The Reading Workflow That Helps Me Turn Information Into Knowledge

Ev Chapman
December 18, 2023

For a long time I read a lot of books and never actually did anything useful with the notes I took.

Don’t get me wrong. I’ve tried a lot of note-taking methods. Highlighting, writing in margins, collecting quotes, filing it away in digital filing systems.

And while I accumulated a lot of information. None of it actually stuck with me. Maybe the odd idea here and there. But nothing compared to the amount of time I spent reading.

But three years ago I started doing something different after reading the book How To Take Smart Notes and it’s revolutionised my reading/note-taking workflow.

Here is the system I use to build real knowledge from what I read:

Read → Highlight → Leave Breadcrumbs

I exclusively read books on my Kindle. I love the in built highlighting & note-taking features which make it easy to get my notes into my note-taking system.

Plus I can take a library of books anywhere I go on my phone. So instead of opening my phone to scroll social media, I open it to read.

As I read I look out for ‘sparks.’ You know those moments that an idea stands out to you on a page — that’s a spark.

Once I find a spark I highlight it & then leave myself a quick breadcrumb note.

The breadcrumb note is my insurance that my future self will know why that particular idea sparked me. It takes less than a minute and saves a world of pain later.

This doesn’t have to be complicated. I simply ask myself Why Did This Spark? What’s Interesting? What do I want to do with this?

Anything to give your future self a signpost as to what you were thinking at the time.

Use Readwise As A Conduit

One of the reasons I choose to read exclusively on Kindle is because I can get my notes & highlights effortlessly into my note-taking system using Readwise.

All of the hard work happens in the background without me having to do anything. So I can just focus on being fully immersed in the process of reading knowing my notes will show up later in Tana when I need them.

It’s the perfect conduit to get your digital notes into your note-taking system.

Spark Journal Writing

For years all I did was file these highlights away into categories and topics in a big Notion database. I thought that was building knowledge.

The problem was I never looked at those notes again. They didn’t make one different to my life. They weren’t integrated into my knowledge. It’s like I had never ever read the book.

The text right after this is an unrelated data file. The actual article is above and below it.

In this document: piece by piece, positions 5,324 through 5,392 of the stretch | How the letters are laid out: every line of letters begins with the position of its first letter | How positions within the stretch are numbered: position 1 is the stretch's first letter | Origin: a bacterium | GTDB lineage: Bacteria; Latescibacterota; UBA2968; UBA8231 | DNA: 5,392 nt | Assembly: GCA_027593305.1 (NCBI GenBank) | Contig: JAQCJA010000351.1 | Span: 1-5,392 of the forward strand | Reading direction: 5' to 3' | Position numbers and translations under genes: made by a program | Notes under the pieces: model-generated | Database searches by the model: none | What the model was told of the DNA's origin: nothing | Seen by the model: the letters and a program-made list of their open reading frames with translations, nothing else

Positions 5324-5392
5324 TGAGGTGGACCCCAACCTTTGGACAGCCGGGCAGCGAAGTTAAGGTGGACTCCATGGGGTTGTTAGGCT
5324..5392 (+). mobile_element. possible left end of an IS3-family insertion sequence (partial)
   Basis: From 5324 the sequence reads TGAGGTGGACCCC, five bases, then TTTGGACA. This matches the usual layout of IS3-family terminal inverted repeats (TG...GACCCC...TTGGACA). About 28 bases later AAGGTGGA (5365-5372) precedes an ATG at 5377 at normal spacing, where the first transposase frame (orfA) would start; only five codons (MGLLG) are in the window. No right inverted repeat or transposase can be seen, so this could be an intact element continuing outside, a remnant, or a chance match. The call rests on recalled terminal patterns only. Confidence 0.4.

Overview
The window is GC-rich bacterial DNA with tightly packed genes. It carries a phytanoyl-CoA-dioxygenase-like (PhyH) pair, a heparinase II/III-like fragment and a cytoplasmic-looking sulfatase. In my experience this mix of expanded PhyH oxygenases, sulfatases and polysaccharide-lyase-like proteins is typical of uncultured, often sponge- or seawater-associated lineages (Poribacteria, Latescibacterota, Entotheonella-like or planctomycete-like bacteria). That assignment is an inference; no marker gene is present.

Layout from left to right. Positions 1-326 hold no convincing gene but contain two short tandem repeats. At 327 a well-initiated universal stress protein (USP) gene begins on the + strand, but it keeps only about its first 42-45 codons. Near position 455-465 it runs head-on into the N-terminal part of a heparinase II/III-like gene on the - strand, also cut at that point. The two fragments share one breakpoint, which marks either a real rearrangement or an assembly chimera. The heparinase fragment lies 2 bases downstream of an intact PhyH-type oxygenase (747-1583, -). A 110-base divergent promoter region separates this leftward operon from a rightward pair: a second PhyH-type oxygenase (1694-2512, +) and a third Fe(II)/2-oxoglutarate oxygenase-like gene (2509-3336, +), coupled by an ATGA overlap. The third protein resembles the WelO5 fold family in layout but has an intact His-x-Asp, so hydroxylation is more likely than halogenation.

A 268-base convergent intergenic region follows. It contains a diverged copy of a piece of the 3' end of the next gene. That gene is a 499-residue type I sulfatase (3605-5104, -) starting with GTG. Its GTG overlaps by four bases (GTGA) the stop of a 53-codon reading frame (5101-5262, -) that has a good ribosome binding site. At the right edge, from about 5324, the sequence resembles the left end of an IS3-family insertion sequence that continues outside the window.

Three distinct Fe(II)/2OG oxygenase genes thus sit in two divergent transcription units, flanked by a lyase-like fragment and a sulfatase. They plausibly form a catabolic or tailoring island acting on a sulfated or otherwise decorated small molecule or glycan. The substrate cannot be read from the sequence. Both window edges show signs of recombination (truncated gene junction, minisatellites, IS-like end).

The problem was I had mistaken information for knowledge.

So I started collecting all these highlights & notes into what I know call my Spark Journal. And each morning I sit down for 30 minutes to an hour and choose one or a few ideas to think & write about.

A typical morning in my Spark Journal.

I take each note and start to think about it further. I start with a few questions and then let my curiosity guide me:

  • Why did this spark me
  • Why is this interesting to me?
  • What do I agree with?
  • What do I disagree with?
  • How does this fit in with knowledge I already have?

All of this thinking and writing eventually becomes an atomic note — a packet of my knowledge on the topic. And that is when I find an appropriate place for it to live in my knowledge library. Usually connected to a bigger idea or topic. Read more about how I organise my notes here.

Some of these atomic notes end up being things I write about. Others I’ll take action on in personal growth, work & life experiments. And others just remain a part of my knowledge library.

The most important thing is I’ve been able to bridge the grab between collecting information and building knowledge. And that has changed everything for me.

If you liked this post here’s three things you can do to go further:

  1. Each week I write a weekly newsletter to help you build your own knowledge system. It’s called the Spark Newsletter and you can subscribe here.
  2. Want to start writing your own Atomic Ideas? I recorded a one hour masterclass on how you can build a library of your own unique networked ideas. Watch It Here.
  3. Interested in building a full creator operator system that doesn’t require grinding it out on the content treadmill day after day? Sign up for the waitlist of my Spark Creator Course.

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